Tag Archives: Howard Hughes

Today in Texas History – September 13

From the Annals of the Flyboys –  In 1935, aviator Howard Hughes, Jr., originally of Houston, set a new landplane airspeed record of 352.39 mph in the Hughes H-1 airplane.  The H-1Racer was specifically designed for speed records.. It was the first aircraft model produced by the Hughes Aircraft company and only one was ever built.  It was also the last aircraft built by a private individual to set a world speed record.  All aircraft speed records since then have been broken by military craft.

The H-1 broke the world landplane speed record with Hughes at the controls, clocking 352.39 mph  averaged over four timed passes. Hughes ran out of fuel after the last pass, but managed to land in a beet field south of Santa Ana, California without serious damage to either himself or the plane.  After exiting the plane, Hughes only recorded comment was: “We can fix her; she’ll go faster.”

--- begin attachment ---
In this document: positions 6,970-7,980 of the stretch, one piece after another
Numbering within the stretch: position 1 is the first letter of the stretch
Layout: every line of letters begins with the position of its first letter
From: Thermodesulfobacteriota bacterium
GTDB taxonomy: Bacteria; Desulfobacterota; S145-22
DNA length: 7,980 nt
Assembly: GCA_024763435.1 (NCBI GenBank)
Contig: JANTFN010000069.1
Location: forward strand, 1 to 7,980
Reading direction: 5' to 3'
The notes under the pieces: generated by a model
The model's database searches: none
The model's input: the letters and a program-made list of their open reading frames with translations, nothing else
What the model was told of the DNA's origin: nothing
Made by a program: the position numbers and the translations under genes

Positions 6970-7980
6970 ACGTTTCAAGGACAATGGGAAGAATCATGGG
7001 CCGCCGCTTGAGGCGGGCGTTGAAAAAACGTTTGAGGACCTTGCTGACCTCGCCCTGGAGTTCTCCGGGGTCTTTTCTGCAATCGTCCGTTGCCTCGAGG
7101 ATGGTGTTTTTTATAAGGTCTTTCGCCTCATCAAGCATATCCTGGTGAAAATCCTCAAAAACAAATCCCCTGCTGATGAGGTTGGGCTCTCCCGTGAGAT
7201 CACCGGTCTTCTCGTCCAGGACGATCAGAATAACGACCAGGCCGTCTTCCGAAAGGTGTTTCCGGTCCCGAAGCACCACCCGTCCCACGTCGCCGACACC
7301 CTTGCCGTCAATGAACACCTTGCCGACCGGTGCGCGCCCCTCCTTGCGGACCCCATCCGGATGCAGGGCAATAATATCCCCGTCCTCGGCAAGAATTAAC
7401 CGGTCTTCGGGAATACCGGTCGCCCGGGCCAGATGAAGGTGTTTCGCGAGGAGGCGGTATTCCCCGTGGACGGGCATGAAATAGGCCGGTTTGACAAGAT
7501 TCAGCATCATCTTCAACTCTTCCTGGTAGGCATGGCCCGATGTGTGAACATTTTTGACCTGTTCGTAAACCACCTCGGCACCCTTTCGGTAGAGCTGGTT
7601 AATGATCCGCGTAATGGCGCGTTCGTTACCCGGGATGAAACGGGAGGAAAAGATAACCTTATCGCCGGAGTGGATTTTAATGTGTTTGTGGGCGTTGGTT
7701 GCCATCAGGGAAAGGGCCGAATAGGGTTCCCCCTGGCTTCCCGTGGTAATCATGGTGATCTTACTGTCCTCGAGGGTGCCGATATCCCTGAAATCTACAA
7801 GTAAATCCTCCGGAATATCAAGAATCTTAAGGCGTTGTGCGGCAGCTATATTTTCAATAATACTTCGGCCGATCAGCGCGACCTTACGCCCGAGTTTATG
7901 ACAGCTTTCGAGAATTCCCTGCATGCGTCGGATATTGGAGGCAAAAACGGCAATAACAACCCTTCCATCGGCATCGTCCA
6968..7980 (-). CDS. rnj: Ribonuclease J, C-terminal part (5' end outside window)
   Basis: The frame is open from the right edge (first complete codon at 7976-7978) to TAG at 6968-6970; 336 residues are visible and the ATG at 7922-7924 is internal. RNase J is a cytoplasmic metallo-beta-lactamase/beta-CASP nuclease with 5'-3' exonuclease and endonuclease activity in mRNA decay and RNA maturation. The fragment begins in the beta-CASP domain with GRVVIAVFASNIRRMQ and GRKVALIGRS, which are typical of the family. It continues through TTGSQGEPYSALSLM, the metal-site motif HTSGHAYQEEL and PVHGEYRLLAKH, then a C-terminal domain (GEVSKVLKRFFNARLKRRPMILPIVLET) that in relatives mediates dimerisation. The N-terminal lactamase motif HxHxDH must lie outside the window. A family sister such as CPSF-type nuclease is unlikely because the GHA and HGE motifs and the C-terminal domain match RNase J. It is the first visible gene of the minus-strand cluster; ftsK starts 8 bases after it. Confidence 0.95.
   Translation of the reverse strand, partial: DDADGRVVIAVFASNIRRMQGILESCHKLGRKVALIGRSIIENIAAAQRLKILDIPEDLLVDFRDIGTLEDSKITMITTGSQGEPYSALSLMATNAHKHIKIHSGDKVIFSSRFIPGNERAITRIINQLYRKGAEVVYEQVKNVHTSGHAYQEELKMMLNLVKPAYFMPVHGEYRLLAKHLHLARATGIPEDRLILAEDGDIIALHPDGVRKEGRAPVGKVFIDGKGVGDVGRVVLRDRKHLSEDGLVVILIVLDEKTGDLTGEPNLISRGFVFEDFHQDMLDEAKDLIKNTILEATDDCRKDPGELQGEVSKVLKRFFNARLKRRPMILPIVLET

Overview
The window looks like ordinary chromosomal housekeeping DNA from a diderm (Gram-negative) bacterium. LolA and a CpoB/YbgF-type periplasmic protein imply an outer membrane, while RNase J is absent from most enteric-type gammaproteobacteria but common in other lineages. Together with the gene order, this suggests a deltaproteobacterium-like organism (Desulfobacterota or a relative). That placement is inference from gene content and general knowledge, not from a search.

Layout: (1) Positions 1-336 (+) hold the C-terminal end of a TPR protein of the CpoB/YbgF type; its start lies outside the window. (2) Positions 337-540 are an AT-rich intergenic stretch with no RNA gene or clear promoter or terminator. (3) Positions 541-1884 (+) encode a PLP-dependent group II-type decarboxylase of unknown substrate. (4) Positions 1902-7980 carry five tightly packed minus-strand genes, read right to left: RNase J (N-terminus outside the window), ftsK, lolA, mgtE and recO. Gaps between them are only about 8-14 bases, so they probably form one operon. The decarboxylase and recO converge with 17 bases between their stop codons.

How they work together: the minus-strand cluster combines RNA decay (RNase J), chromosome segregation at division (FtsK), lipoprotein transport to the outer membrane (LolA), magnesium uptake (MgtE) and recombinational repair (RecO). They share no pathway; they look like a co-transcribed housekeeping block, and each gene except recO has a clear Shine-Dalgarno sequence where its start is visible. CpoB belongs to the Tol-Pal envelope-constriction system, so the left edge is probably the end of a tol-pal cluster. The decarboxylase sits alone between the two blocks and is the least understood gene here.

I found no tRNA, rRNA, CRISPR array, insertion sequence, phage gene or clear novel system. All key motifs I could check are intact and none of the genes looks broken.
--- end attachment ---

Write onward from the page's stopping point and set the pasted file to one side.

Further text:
Today in Texas History – July 14

From the Annals of the Aviation Pioneers – In 1938, Howard Hughes and a four-man crew landed their specially equipped Lockheed 14 in New York City, having circled the globe in three days, nineteen hours, and seventeen minutes. Hughes, a Houston native, was wealthy from the age of 18 as he inherited a fortune when orphaned.  He first sought fame in Hollywood in the 1920s producing and then directing movies such as Hell’s Angels (1930) and Scarface (1932).  Hughes had been fascinated with flying since his youth and used part of his incredible fortune to form the Hughes Aircraft Company in the 1930s as a division of Hughes Tool Company.  Hughes was a talented and daring pilot and set two speed records. In the 1940s, Hughes Aircraft landed several contracts to produce military aircraft, but with mixed results, as in the case of the famous HK-1 flying boat (the “Spruce Goose”).